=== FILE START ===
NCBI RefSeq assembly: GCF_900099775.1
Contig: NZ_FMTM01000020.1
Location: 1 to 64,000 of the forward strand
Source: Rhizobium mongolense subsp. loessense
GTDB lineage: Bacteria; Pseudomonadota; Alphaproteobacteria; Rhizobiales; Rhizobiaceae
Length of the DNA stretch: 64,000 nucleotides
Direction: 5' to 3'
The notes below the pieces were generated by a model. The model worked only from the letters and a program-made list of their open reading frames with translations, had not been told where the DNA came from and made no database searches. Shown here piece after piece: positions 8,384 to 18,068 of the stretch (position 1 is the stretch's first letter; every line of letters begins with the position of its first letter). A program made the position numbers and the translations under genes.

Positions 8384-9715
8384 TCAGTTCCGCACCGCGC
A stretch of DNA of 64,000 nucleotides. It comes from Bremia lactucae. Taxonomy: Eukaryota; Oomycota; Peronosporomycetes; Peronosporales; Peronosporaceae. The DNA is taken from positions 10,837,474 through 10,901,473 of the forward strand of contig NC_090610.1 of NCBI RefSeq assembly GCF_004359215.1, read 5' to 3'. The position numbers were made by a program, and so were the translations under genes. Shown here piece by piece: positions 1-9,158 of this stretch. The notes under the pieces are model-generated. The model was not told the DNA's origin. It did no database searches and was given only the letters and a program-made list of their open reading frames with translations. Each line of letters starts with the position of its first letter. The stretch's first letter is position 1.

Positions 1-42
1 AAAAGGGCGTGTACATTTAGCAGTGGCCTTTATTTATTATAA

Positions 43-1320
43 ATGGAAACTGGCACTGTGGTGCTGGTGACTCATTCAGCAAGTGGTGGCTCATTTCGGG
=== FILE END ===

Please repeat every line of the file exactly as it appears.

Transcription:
NCBI RefSeq assembly: GCF_900099775.1
Contig: NZ_FMTM01000020.1
Location: 1 to 64,000 of the forward strand
Source: Rhizobium mongolense subsp. loessense
GTDB lineage: Bacteria; Pseudomonadota; Alphaproteobacteria; Rhizobiales; Rhizobiaceae
Length of the DNA stretch: 64,000 nucleotides
Direction: 5' to 3'
The notes below the pieces were generated by a model. The model worked only from the letters and a program-made list of their open reading frames with translations, had not been told where the DNA came from and made no database searches. Shown here piece after piece: positions 8,384 to 18,068 of the stretch (position 1 is the stretch's first letter; every line of letters begins with the position of its first letter). A program made the position numbers and the translations under genes.

Positions 8384-9715
8384 TCAGTTCCGCACCGCGC
A stretch of DNA of 64,000 nucleotides. It comes from Bremia lactucae. Taxonomy: Eukaryota; Oomycota; Peronosporomycetes; Peronosporales; Peronosporaceae. The DNA is taken from positions 10,837,474 through 10,901,473 of the forward strand of contig NC_090610.1 of NCBI RefSeq assembly GCF_004359215.1, read 5' to 3'. The position numbers were made by a program, and so were the translations under genes. Shown here piece by piece: positions 1-9,158 of this stretch. The notes under the pieces are model-generated. The model was not told the DNA's origin. It did no database searches and was given only the letters and a program-made list of their open reading frames with translations. Each line of letters starts with the position of its first letter. The stretch's first letter is position 1.

Positions 1-42
1 AAAAGGGCGTGTACATTTAGCAGTGGCCTTTATTTATTATAA

Positions 43-1320
43 ATGGAAACTGGCACTGTGGTGCTGGTGACTCATTCAGCAAGTGGTGGCTCATTTCGGG